Dirk was always very energetic at school and his teachers pushed him to channel his energy into performing. He was cast as one of the brothers in Joseph, he performed in Guys & Dolls as Nicely-Nicely Johnson and was cast as the Pirate King in Pirates of Penzance, for which he received rave reviews. Dirk was even awarded for his contributions to theatre by his school, receiving a school honours tie normally reserved for sporting achievements.
Roger is a born and bred East Londoner, and has always had a creative streak, even from a young age. Roger grew up performing at school, singing and listening to music and knew early on that he wanted to do something creative with his life. After leaving school Roger won a modelling competition hosted by Just17 magazine and was quickly picked up by international modelling agency ‘Models1’. Roger enjoyed success internationally as a model; and did film shoots for music videos, TV commercials and graced the catwalk in fashion shows.
During his modelling career, Roger harboured a desire to become a successful recording artist, so he formed a pop group with his brother called Fresh. They signed a recording contract with 'East West' records and released two singles 'Feel My Rhythm' and 'Did I say Ti Amo.'. He then ended up back in modelling and on a casting session walked into the wrong room where they were casting for a new musical called Hot Stuff and won the lead role. Other musicals followed and he then landed his biggest role as Simba in the first tour of
Rory grew up with his Mum, Dad and three brothers in Liverpool. From a young age Rory remembers listening to Elton John, Queen and Genesis cassettes in his parent’s car and believes this is where his love for music began. Rory spent much of his early teenage life in and out of bands. As a kid Rory and his three brothers would jam at home, one on guitar, piano and the other on drums. They soon realised they could make a nice sound so a string of different bands were formed with his brothers.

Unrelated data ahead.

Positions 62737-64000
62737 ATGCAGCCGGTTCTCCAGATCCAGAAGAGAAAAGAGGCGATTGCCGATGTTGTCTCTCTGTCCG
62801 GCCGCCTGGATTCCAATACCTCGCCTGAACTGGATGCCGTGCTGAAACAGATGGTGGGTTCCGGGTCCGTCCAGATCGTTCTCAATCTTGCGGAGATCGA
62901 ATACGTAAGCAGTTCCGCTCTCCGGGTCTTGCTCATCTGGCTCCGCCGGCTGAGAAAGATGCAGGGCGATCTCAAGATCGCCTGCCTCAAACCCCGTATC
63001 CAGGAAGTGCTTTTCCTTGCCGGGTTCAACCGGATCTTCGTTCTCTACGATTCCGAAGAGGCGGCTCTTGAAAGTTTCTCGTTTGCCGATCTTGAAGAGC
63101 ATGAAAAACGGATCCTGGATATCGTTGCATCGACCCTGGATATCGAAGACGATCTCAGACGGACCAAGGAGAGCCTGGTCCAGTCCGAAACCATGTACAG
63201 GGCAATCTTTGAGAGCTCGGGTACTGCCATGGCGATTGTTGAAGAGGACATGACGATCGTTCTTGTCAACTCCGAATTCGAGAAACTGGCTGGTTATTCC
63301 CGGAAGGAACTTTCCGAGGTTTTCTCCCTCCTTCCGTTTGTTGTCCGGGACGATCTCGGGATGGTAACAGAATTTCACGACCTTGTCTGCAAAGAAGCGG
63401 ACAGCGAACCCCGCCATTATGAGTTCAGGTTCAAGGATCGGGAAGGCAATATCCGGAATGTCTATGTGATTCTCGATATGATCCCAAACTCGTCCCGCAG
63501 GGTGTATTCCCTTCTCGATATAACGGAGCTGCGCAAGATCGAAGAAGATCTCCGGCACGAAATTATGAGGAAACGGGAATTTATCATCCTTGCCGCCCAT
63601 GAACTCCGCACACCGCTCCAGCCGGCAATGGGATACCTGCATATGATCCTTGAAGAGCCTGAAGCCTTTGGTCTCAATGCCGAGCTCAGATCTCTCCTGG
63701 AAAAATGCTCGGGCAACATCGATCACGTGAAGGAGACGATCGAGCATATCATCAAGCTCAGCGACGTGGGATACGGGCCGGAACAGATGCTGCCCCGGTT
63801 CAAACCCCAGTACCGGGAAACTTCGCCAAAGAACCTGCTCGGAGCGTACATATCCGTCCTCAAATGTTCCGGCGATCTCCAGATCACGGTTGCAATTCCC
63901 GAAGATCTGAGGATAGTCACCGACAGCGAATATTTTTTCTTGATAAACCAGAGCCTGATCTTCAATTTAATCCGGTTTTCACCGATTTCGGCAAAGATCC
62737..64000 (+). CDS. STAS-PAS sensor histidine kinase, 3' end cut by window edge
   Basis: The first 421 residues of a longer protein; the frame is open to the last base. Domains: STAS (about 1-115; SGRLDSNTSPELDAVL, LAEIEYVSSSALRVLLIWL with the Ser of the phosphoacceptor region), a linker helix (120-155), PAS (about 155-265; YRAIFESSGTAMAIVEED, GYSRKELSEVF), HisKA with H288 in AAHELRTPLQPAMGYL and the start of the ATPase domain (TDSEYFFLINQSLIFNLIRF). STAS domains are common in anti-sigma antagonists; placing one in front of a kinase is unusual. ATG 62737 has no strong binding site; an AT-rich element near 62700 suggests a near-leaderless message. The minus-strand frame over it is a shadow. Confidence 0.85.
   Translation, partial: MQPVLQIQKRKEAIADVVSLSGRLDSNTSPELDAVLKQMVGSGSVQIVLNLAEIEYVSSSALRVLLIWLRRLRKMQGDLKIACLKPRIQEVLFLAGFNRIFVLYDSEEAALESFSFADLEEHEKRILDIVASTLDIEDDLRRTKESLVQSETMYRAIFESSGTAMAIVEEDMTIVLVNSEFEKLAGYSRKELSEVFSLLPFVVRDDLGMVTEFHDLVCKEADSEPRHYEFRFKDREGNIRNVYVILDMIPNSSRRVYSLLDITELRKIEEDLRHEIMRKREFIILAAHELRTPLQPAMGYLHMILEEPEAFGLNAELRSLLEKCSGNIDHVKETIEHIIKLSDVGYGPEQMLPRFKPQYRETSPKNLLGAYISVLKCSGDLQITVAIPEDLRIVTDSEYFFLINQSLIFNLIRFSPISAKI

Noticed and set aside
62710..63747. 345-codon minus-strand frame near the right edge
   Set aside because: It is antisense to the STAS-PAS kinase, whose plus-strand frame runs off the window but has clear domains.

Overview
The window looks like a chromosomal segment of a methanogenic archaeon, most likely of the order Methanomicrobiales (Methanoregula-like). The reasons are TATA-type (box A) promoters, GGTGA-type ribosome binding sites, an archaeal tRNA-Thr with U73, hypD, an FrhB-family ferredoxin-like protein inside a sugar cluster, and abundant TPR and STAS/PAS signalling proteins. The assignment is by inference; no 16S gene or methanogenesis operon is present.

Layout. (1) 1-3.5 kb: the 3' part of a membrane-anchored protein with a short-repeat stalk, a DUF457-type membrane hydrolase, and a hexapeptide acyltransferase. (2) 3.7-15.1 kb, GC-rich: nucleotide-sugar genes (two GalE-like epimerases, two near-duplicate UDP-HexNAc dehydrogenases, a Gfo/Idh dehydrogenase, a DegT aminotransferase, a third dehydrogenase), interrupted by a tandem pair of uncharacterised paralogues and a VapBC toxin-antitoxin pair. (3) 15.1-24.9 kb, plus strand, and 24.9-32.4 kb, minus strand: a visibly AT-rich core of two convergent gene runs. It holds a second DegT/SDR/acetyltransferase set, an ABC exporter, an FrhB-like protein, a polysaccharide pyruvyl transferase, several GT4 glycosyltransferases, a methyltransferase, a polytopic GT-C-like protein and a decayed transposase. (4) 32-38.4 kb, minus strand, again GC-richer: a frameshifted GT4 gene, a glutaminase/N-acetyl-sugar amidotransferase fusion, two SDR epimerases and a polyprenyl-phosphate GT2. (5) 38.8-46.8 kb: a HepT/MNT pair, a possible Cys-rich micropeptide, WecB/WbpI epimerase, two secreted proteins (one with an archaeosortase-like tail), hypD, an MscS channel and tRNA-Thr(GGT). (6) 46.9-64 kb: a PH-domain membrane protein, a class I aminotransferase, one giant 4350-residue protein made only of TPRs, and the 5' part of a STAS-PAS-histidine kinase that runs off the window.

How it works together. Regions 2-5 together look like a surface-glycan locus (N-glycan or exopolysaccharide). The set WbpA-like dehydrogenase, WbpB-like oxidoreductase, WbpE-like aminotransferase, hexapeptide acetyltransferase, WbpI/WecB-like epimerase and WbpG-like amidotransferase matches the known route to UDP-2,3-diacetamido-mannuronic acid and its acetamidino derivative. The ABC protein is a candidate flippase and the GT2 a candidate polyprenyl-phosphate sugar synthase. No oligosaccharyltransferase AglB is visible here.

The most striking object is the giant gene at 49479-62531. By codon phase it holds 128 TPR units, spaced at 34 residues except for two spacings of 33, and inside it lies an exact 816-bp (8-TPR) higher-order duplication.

Rory is the lead singer in a band called 54321. He sings with his cousin and three brothers. They are a resident band at The Cavern Club in Liverpool where they perform every Sunday. They are unsigned, so record and produce all of their own music in their self-built studio in their parent’s back garden. Rory took time to discover the world of musical theatre and joined a theatre group. He was often cast in lead roles these included; the Scarecrow in Wizard of Oz and Seymour in Little Shop Of Horrors.
Tim lives in the heart of Birmingham with his wife of two years and their cat called Sausage. He started piano lessons at the age of 7 and would get frustrated that he had to learn “boring classical songs” when all he wanted to do was play cool pop songs like Queen or make up his own. When asked to sing in his piano lessons, Tim refused realising he had a real phobia about singing in public. A friend played him Steve Balsamo’s version of Gethsemane and having heard it once, Tim took the CD and locked himself in his room to learn it. He had often worried about his voice because it was high and a bit “abnormal.” But hearing Steve Balsamo his opinion changed
He works as a co-ordinator for a children’s music charity called ‘Sounded Out.’ where he runs projects for young people organising fund raising, working with schools, young offenders and in local communities.